A target, as used herein, is any entity in the datacenter. In general, a target is anything in the datacenter that can be subject to any type of software change or transformation. In other words, a target is any logical, virtual, or physical entity that is associated or controlled by software.

In one example, a target may include any of devices 160-160 n, and/or software 162-162 n. A target (or entity) can be, but is not limited to, a physical host (e.g., running Windows, Linux, Unix, etc.), firmware on a device that is located on a physical host, a virtual machine, storage device, and the like.

FIG. 2 depicts an embodiment of a screenshot of plan 200 for updating software in the datacenter. Plan 200 is generated via plan schedule module 134 of software management module 130.

A plan of operations (e.g., plan 200) may be or be similar to a Gantt chart. A Gantt chart is a type of bar chart that illustrates a project schedule. Gantt charts typically illustrate the start and finish dates/times of the terminal elements and summary elements of a project. Terminal elements and summary elements comprise the work breakdown structure of the project. Additionally, a Gantt charts may show the dependency (i.e. precedence network) relationships between activities.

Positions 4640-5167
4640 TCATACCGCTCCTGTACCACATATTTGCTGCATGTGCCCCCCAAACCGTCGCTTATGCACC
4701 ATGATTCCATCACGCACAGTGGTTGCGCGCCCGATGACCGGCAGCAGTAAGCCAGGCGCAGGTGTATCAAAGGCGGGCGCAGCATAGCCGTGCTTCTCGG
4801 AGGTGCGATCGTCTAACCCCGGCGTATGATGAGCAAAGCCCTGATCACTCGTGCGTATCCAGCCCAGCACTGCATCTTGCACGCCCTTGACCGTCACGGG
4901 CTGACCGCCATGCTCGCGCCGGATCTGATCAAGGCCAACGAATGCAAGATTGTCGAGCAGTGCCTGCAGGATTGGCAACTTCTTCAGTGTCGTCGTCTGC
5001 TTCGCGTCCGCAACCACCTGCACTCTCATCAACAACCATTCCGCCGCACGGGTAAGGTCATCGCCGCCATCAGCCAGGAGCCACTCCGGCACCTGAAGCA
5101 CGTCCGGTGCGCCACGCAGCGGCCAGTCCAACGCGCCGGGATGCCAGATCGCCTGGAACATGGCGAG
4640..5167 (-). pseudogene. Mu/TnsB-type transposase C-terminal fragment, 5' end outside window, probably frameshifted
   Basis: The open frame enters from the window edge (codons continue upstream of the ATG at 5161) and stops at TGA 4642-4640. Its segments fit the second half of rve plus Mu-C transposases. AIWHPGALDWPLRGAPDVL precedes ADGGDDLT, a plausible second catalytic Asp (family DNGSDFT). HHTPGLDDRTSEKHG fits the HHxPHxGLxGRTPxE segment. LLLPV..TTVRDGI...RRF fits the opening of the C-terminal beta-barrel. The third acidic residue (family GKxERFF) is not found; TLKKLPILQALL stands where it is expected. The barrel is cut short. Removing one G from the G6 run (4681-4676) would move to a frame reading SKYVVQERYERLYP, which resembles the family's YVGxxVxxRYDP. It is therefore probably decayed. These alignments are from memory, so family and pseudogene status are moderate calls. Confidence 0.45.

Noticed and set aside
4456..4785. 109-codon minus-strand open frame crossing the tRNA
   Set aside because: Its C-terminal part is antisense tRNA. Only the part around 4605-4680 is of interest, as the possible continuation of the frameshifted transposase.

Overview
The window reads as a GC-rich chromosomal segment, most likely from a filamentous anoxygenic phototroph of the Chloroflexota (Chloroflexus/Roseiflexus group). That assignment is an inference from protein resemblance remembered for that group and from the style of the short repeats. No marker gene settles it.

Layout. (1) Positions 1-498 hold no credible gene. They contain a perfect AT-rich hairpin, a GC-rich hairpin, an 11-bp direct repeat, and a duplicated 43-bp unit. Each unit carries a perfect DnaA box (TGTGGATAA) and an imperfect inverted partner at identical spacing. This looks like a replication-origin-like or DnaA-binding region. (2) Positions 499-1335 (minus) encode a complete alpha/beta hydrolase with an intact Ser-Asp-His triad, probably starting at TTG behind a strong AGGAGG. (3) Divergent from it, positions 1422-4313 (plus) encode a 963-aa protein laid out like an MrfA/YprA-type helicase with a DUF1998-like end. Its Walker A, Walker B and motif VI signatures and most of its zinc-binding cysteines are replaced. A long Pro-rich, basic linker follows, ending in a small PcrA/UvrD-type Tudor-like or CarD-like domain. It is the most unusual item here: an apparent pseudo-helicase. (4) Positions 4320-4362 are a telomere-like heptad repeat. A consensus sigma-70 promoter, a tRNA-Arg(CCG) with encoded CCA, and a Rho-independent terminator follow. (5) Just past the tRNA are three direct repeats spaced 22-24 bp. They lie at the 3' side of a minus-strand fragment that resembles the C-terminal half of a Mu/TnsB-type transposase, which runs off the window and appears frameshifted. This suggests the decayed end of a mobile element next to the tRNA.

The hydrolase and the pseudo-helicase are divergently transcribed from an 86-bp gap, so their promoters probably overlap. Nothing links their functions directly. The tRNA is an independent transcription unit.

Plan 200 depicts a column that includes targets 210, a column that includes software change 212, and a column that includes task phases 220.

Targets 210 include hosts in portion 230 and virtual machines in portion 240. It should be appreciated that other targets may be depicted (e.g., firmware, routers, SANs, etc.).

In order to create plan 200 to updated targets in the datacenter, targets are displayed for selection in unified browser 112. For example, targets 210 are displayed for selection by a user (e.g., IT admin) and Host Y-A is selected in portion 230.

When a target is selected, various bundles are displayed to the user in unified browser 112. A user may then select one or more displayed bundles to update the selected target.

In one embodiment, the bundles displayed for selection may be all the software bundles (e.g., software bundles 122) in storage 120. In another embodiment, the bundles displayed are the bundles that apply to the selected target, while bundles that do not apply or are not configured for the selected target are not displayed or “greyed out.”